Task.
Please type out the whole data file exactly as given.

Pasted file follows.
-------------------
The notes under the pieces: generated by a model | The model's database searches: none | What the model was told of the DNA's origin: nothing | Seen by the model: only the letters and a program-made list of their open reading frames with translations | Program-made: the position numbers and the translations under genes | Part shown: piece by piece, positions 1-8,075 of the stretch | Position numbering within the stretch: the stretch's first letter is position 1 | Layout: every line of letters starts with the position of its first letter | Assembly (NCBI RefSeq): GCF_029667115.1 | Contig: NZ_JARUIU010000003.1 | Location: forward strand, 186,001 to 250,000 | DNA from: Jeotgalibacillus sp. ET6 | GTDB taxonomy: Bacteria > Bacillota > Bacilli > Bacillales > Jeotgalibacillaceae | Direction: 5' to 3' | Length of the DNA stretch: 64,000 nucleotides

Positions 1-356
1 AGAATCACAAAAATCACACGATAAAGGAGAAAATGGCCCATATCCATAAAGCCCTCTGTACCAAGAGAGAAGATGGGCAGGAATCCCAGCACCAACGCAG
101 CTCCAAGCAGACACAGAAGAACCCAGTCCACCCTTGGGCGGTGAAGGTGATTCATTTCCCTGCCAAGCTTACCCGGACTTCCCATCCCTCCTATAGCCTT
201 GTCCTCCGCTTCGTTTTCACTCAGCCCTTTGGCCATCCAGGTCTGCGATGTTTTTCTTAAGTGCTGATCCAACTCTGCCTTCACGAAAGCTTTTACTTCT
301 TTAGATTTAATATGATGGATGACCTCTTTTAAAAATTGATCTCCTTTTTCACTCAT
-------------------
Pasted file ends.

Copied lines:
The notes under the pieces: generated by a model | The model's database searches: none | What the model was told of the DNA's origin: nothing | Seen by the model: only the letters and a program-made list of their open reading frames with translations | Program-made: the position numbers and the translations under genes | Part shown: piece by piece, positions 1-8,075 of the stretch | Position numbering within the stretch: the stretch's first letter is position 1 | Layout: every line of letters starts with the position of its first letter | Assembly (NCBI RefSeq): GCF_029667115.1 | Contig: NZ_JARUIU010000003.1 | Location: forward strand, 186,001 to 250,000 | DNA from: Jeotgalibacillus sp. ET6 | GTDB taxonomy: Bacteria > Bacillota > Bacilli > Bacillales > Jeotgalibacillaceae | Direction: 5' to 3' | Length of the DNA stretch: 64,000 nucleotides

Positions 1-356
1 AGAATCACAAAAATCACACGATAAAGGAGAAAATGGCCCATATCCATAAAGCCCTCTGTACCAAGAGAGAAGATGGGCAGGAATCCCAGCACCAACGCAG
101 CTCCAAGCAGACACAGAAGAACCCAGTCCACCCTTGGGCGGTGAAGGTGATTCATTTCCCTGCCAAGCTTACCCGGACTTCCCATCCCTCCTATAGCCTT
201 GTCCTCCGCTTCGTTTTCACTCAGCCCTTTGGCCATCCAGGTCTGCGATGTTTTTCTTAAGTGCTGATCCAACTCTGCCTTCACGAAAGCTTTTACTTCT
301 TTAGATTTAATATGATGGATGACCTCTTTTAAAAATTGATCTCCTTTTTCACTCAT